Canadian Human Rights Commission investigator Dean Steacy has provided an elegant example of what I most despise about the Canadian cultural gestalt:
“Freedom of speech is an American concept, so I don’t give it any value.”
(source: Jonathan Kay: “A disaster for Canada’s Human Rights Commission”)
(hat tip: The Liberty Papers)
Perhaps half a dozen typically Canadian traits put my dick in a knot, but none pulls that knot tighter — then slathers it with Loctite — than our tendency to define ourselves as “not American”. American is (not)Canadian, and therefore must be bad. There are plenty of good reasons to dislike, say, some aspects of American foreign policy, or American government, but America — as a noun, not an adjective; as a national ideal — is one of the best things going. A nearly pathological focus on liberty and the unfettered potential of the individual; separation of church and state; checks and balances against unchecked government abuse (remember, this is the ideal, not the reality): these are all good things.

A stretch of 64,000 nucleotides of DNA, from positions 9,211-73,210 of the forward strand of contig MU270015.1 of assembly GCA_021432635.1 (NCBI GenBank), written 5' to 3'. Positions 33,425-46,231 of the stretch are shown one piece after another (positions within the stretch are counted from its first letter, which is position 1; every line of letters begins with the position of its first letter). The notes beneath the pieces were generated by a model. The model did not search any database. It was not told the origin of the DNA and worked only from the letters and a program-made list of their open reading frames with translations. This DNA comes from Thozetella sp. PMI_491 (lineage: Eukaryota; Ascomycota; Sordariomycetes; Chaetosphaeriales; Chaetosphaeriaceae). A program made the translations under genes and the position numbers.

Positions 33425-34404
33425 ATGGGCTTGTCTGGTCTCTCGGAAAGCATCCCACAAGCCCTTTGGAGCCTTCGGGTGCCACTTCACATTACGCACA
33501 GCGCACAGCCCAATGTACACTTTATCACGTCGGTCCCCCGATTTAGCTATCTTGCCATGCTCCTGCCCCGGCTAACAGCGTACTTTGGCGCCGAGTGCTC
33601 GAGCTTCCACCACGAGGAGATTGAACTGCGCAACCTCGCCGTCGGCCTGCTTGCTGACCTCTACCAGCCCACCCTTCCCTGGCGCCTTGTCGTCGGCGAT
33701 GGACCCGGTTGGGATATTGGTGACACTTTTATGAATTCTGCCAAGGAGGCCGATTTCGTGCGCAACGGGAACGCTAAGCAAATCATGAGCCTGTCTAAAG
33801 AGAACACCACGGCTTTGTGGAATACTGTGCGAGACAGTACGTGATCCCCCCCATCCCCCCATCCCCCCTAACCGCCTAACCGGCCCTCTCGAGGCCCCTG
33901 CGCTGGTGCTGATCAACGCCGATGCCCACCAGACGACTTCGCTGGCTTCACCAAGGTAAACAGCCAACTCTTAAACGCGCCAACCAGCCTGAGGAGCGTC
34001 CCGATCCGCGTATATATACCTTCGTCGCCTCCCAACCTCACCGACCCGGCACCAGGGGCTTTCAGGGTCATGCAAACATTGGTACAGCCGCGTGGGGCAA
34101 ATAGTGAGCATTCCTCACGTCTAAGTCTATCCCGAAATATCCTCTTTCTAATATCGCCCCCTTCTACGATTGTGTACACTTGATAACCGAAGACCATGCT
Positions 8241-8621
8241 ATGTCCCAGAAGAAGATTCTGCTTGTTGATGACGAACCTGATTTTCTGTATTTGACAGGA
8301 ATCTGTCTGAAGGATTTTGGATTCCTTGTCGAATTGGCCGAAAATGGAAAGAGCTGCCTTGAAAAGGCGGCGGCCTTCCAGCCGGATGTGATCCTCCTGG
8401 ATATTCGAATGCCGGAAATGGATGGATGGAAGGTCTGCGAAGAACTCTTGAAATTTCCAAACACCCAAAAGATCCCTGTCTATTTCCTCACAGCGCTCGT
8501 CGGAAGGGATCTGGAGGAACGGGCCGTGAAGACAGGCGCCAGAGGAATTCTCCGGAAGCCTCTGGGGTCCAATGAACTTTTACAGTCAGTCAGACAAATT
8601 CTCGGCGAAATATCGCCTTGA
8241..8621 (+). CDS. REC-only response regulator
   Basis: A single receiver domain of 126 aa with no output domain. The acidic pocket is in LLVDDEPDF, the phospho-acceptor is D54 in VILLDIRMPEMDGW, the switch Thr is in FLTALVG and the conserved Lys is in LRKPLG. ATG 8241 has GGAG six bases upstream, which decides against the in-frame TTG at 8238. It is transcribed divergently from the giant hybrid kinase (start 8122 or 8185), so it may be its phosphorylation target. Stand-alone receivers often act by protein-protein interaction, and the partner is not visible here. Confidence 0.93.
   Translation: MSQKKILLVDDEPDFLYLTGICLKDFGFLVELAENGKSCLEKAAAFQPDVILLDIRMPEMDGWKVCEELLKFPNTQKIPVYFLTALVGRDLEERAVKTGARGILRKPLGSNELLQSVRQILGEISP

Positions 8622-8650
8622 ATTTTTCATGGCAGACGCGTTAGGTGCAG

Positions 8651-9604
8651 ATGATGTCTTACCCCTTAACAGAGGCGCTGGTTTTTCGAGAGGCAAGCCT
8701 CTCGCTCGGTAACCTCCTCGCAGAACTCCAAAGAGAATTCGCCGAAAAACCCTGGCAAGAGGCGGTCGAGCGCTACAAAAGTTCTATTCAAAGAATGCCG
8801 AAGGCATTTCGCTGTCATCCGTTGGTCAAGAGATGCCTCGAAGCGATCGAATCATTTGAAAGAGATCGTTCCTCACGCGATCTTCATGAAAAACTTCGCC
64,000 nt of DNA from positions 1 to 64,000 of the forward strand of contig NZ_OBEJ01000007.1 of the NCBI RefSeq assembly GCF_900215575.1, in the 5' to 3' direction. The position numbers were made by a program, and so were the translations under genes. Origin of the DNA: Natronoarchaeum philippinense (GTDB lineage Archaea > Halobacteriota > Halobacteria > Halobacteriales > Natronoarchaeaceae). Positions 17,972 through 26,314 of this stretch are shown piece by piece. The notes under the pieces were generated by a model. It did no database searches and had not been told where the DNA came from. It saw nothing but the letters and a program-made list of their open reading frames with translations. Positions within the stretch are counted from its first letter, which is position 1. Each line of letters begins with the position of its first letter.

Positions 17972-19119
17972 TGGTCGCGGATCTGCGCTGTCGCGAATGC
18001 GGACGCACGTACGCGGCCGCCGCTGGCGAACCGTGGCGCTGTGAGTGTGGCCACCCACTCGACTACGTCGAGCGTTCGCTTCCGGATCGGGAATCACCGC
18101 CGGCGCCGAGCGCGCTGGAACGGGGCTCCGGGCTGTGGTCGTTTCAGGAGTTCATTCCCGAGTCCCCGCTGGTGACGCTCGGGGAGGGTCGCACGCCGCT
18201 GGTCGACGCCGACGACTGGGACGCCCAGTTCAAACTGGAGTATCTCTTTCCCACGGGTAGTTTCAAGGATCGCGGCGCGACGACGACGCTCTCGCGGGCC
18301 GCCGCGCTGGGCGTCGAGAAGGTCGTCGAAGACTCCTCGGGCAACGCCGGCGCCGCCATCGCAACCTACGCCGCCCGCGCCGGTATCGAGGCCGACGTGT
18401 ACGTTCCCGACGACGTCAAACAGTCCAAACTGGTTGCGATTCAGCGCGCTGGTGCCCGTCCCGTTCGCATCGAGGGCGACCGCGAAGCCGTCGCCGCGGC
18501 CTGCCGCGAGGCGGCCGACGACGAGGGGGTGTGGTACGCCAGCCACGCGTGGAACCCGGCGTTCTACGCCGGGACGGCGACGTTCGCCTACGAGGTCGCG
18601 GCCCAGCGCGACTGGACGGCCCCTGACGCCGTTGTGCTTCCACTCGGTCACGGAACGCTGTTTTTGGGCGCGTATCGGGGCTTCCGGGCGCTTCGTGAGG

Freedom of speech is a good thing. (Even if it is “American”.)